Clicking one of the sub-categories will take you to the actual images. In the example shown below, I clicked on one of the images from the ‘Abstract’ sub-category:

Alternatively, I could have typed a keyword into the search box to narrow down my search.

Once you find the image you want, click the orange ‘Use this Image’ button.

Cover Creator inserts the chosen image into all of the available templates and displays them for you to choose the one you like the best:

Click the left and right direction arrows to see all the available templates [11]. When you find one you like, click it.

You should now be looking at the ‘Quick Tutorial’:

This is just a simple overlay that explains the purpose of the buttons, icons and guidelines. Click the ‘Dismiss’ button to get rid of the overlay.

While the overlay is helpful, it completely ignores the most basic elements of the screen – i.e. how to enter your own blurb on the back cover!

When you dismiss the tutorial overlay, this is what you will see:

The triangular orange alerts are there to tell you how to replace the nonsense text with real text. Point to an alert to see a description of what it’s about. Generally, to replace the nonsense text, simply click in the relevant paragraph. This will clear all text and allow you to type, or copy/paste, the correct text onto the cover.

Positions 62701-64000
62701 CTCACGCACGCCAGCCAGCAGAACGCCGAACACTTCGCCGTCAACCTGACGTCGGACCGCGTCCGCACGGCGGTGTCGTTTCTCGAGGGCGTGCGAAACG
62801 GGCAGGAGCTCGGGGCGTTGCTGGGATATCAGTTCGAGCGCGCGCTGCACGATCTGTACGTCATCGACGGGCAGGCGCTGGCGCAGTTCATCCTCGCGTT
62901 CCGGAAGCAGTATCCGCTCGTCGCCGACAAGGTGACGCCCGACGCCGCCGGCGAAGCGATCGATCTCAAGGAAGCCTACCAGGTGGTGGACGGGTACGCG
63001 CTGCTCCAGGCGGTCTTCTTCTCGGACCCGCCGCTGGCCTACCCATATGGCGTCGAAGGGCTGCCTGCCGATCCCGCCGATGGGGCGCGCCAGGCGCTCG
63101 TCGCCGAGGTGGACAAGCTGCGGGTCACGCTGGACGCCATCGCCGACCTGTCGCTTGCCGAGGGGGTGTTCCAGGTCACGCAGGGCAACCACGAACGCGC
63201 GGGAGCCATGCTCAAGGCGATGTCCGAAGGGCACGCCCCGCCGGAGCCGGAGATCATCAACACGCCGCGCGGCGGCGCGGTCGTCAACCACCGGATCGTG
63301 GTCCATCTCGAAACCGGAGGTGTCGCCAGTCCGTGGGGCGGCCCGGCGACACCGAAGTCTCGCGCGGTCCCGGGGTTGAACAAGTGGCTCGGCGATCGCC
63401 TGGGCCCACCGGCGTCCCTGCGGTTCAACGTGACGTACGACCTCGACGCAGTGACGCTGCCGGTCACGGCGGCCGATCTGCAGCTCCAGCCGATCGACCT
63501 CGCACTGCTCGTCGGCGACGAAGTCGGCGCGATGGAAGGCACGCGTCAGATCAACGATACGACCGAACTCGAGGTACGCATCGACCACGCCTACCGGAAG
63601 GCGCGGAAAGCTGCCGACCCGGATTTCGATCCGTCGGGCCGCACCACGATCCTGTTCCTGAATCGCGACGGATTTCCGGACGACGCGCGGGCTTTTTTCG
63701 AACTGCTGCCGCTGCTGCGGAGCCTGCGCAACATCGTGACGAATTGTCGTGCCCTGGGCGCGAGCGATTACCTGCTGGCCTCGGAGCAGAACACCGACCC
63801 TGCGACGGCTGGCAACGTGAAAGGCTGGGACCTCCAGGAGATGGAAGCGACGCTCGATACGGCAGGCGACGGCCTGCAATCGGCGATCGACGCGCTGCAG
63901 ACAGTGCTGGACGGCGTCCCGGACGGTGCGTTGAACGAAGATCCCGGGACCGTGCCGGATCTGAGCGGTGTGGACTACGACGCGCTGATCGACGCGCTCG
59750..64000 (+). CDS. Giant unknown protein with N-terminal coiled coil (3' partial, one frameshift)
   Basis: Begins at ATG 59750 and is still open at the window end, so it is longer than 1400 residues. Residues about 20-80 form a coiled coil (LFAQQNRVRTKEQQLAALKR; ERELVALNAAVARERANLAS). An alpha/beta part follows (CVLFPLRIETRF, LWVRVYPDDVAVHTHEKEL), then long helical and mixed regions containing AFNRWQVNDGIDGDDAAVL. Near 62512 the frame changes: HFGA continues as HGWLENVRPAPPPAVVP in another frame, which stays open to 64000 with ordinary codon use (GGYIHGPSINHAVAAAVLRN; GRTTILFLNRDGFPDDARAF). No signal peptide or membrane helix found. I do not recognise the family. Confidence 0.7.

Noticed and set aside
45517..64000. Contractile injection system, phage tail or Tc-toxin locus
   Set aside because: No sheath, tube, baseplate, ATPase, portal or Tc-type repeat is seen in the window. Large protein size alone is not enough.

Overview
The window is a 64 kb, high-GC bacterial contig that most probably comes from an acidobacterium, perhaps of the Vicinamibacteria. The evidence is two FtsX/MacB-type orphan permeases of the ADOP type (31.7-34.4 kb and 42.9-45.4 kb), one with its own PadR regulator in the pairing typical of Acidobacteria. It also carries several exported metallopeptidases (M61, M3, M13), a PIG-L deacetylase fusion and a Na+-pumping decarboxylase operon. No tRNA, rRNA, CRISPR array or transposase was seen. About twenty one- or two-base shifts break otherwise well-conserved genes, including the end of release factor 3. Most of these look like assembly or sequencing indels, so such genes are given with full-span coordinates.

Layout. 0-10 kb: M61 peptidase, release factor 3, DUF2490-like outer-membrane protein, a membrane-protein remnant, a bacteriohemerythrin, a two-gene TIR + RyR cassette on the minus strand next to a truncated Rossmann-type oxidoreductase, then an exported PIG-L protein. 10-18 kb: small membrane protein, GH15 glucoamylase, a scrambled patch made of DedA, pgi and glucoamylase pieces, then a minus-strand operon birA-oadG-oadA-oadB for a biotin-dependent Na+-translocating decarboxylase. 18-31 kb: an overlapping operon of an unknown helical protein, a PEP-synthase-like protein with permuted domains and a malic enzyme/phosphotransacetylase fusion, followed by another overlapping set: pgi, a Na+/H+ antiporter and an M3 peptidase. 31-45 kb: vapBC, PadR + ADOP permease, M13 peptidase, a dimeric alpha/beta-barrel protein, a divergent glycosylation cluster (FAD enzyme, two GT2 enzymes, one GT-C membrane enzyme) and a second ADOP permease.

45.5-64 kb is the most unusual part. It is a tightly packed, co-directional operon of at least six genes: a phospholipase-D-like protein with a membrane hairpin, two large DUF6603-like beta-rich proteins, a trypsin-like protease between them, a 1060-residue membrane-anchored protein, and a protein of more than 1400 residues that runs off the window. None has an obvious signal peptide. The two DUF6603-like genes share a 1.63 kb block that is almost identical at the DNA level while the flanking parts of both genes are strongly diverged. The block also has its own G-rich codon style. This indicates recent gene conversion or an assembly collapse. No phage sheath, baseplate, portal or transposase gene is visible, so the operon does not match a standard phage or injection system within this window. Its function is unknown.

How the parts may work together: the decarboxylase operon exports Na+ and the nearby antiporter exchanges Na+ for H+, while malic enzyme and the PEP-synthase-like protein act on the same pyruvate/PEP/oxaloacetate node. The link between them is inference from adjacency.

Easy, right? Not quite. For reasons I can’t fathom, the default font size for the paragraphs is not the same as the text shown. For example, the font for the author bio is huge, so before you type in the blurb, you have to set the font style and size via the editing bar as shown below:

Click the small down arrow to display the list of available fonts. Click a font to select it.

Next, click the small down arrow next to ‘Auto Fit’ and select a font size because…auto fit doesn’t work and the font is still huge. As far as I could tell, selecting the size of the font is a case of trial and error. The alignment options seem to work, as do the font colour and drop shadow options, but no matter what I tried, the Bold and Italic options remained greyed out.

Once you have all the back cover text entered properly, click on the ‘Author Photo’ icon. You will see two options – ‘From My Computer’ and ‘Skip This Step’:

Down the very bottom, in tiny blue letters, you should also see a link to the ‘KDP image guidelines’. -grinds teeth- Clearly this screen has been re-used without adjusting for context. Clicking this link does provide some very important information about cover images – i.e. if you choose to use your own image – but it provides absolutely nothing about the Author Photo. Luckily, Cover Creator resizes the Author Photo to fit automatically.